Do Toddlers Have Empathy?

Do toddlers have empathy automatically, or is this something we need to teach them? In general, humans are born with the capacity for empathy; for example, newborn infants can recognize the cries of other newborns and cry in response. Likewise, two-year-olds are capable of empathy as well. Toddlers start developing true empathy between 18 and 30 months of age, as they start to develop a sense of self and a sense of others. If your child doesn’t yet exhibit empathy, don’t worry. There are ways to help cultivate this complex, valuable life skill in your toddler.

What does empathy look like in toddlers?

When toddlers are able to empathize, this includes:

  • Recognizing that she is her own person, a separate individual

  • Recognizing that others can have their own thoughts and feelings, different from her own

  • Understanding common feelings that most people experience, such as happiness, anger, sadness, or surprise

  • Being able to imagine how another person—or toddler friend—might feel in a situation, such as having to say goodbye to a parent at daycare

  • Being able to think of how to respond to the person in that situation, like comforting them with a toy or a hug

Ways to Teach Empathy to Toddlers

There are many ways to teach empathy to toddlers, and this includes fostering it within yourself as well as within your child. Consider the following ways to nurture empathy in your little one:

  • Demonstrate empathy with your child as well as for other people. Like many other skills that you teach your child, toddlers learn empathy by example. Not only does it benefit your toddler to be a role model and have respectful relationships with other people, it will benefit you as well. Toddlers will notice how you treat service industry workers, your partner, or other parents, and especially how you treat people who are different from you.

  • It is also important to practice empathy with your child. This can look like asking your child questions about their day, tuning into their unique personality and emotional needs, and validating their emotions. Help your child learn to sit with their complicated feelings rather than rushing to fix the problem right away. For example, if your child is mad that you took away something they weren’t supposed to play with, help your child label their feelings: “You are angry that I took the photo book away from you. I understand. You love looking at the photos, and it’s okay to be angry. When you are done being angry, you can help me bake cookies or play in the kitchen while I bake cookies.”

  • Talk about other people’s feelings. Let your child know that you recognize how other kids or adults are feeling. If you see someone who is angry at the grocery store, explain, “That person is angry that their card was declined. It’s very frustrating when you expect something to work and it doesn’t,” or “Rebecca is sad that you took away her doll. Please give her doll back and you can choose a different one to play with.”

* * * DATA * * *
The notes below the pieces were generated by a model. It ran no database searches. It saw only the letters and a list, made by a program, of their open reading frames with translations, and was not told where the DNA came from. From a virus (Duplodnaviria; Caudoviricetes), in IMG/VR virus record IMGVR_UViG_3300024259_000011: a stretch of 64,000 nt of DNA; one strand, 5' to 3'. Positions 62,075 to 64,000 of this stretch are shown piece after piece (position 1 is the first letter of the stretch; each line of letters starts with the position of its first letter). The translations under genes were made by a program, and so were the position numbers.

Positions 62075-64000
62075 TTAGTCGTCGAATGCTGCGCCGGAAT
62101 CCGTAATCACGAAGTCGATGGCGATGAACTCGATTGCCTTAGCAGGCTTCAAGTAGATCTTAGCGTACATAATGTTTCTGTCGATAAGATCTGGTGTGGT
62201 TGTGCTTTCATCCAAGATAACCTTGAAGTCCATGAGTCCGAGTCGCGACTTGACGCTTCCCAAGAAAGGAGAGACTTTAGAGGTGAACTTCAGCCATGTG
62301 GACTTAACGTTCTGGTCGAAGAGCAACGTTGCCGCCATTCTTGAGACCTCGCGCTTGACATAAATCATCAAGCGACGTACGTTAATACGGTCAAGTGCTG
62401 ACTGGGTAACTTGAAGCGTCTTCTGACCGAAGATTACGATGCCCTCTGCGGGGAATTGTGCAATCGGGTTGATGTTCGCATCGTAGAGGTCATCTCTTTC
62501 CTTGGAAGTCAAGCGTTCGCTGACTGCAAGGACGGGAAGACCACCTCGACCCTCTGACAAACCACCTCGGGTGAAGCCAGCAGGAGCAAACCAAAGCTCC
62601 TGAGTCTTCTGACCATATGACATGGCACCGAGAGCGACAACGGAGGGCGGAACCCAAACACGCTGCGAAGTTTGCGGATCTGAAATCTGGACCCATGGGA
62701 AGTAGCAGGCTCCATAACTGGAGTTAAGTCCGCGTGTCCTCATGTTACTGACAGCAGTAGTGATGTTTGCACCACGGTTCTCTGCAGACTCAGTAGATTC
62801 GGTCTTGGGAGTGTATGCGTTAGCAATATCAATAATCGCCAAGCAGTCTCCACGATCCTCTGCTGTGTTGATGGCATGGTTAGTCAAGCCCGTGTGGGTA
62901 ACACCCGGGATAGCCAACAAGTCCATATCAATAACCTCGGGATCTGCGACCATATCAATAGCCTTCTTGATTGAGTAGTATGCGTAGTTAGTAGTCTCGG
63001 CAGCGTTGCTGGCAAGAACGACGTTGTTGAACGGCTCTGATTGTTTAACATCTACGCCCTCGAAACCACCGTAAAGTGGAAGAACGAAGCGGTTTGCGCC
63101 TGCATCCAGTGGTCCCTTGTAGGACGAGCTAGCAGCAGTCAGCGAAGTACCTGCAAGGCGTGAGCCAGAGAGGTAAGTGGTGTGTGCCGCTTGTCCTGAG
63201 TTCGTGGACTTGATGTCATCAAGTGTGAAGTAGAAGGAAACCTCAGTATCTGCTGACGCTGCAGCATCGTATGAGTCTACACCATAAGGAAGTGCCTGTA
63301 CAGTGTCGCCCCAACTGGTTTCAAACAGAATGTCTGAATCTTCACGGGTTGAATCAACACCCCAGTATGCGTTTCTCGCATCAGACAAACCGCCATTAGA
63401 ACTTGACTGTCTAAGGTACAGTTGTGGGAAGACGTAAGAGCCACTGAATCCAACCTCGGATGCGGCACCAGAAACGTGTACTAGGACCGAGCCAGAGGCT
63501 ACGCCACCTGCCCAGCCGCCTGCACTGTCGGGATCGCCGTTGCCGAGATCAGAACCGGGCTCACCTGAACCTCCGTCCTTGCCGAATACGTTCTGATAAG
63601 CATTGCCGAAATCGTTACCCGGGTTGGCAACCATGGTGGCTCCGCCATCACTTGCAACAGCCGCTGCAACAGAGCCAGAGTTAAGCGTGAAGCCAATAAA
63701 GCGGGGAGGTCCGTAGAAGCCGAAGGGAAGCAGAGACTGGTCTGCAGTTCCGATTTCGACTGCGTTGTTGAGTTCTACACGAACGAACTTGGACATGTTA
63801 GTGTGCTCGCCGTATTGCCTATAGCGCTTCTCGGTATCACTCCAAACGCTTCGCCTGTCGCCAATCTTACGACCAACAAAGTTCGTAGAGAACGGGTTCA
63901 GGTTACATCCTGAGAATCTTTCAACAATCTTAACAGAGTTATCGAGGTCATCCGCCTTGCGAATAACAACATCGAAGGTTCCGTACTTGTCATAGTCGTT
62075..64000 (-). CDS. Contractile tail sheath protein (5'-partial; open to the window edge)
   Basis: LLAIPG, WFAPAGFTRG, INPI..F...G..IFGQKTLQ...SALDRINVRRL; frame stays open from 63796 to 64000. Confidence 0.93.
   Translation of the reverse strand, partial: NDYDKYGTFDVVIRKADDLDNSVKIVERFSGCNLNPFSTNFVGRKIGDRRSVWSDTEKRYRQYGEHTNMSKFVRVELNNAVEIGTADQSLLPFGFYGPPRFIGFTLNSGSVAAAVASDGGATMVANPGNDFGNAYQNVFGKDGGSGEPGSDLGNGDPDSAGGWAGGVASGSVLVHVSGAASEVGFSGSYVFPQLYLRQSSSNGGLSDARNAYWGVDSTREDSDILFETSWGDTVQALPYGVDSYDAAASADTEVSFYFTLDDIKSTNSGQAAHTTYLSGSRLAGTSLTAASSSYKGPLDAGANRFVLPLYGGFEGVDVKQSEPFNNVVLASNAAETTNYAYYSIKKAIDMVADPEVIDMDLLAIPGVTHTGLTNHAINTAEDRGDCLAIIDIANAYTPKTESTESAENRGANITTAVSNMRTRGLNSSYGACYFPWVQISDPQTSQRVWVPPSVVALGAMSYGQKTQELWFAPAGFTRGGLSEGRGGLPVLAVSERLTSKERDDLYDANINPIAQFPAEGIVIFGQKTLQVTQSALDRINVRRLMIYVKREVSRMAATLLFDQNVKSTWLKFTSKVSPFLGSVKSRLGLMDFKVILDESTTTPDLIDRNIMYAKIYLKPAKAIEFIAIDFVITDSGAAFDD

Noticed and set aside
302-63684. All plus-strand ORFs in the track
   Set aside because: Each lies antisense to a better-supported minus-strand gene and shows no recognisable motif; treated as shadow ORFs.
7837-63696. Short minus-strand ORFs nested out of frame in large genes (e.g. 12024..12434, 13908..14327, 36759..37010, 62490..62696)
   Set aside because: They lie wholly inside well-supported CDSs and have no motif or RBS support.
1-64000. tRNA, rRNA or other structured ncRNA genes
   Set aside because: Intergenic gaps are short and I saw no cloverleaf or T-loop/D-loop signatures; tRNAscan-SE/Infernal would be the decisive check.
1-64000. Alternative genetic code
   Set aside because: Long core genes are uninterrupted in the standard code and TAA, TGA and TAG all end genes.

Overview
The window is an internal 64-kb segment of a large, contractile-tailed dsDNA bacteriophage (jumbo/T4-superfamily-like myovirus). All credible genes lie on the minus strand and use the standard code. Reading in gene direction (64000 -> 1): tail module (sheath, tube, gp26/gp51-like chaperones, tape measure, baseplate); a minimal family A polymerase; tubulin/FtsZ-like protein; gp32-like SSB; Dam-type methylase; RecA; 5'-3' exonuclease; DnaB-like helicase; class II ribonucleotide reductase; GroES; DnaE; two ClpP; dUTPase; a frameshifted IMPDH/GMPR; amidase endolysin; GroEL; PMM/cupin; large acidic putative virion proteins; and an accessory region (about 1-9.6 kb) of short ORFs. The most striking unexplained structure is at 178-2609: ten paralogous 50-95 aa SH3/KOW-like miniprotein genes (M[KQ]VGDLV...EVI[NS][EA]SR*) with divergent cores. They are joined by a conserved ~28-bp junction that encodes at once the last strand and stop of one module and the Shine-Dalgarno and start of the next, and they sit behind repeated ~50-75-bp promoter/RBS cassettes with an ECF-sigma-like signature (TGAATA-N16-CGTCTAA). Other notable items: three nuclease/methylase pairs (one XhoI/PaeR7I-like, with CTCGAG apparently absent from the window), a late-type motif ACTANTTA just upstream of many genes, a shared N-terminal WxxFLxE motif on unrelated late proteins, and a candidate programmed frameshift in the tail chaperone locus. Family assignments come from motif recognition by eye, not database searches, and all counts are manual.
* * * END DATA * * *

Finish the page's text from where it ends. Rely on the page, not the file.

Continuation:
• Set high ethical expectations. When you make it a priority to care for others, your child will mimic that. Let your toddler know that caring about others is just as important as their own happiness. This includes teaching them that the world does not revolve around them, whether that is through teaching them to help clean the house, to be polite even when they are in a bad mood, or to be a good listener when other people are talking—children and adults.

  • Make suggestions for how your toddler can show empathy. From teaching them in the moment or bringing up ethical dilemmas to consider at dinner time, teach your toddler empathy by guiding them. One example of this is if your toddler’s friend is hurt, suggest you get ice together for his bruise. You may also ask your child how they would respond if a friend asked for help; guide them to a compassionate response if they are unsure.

    Through pretend play, you can also demonstrate empathy to your toddler. Use stuffed animals or dolls, and make up scenarios to help your child imagine an empathetic resolution to a conflict.

  • Practice patience. Developing empathy is sometimes a lifelong goal. Don’t be discouraged if your toddler doesn’t pick it up immediately. It’s a complex skill to master, and many adults still struggle with it.

What Might Be Getting in the Way of Parents Empathizing?

If you find yourself feeling frustrated or impatient with your child, consider what might be getting in the way of empathy. Are you stressed about other things? Do you feel exhausted? Take time to reflect and try to enjoy self-care activities, such as going for a walk, reading a book, or taking a bath. Work with people you trust to help you find ways to cope and understand your toddler’s emotions. Caring for yourself will help you care for your child.

If you are concerned about your child’s ability to manage their emotions, or your own ability to manage your emotions, please see your healthcare provider.

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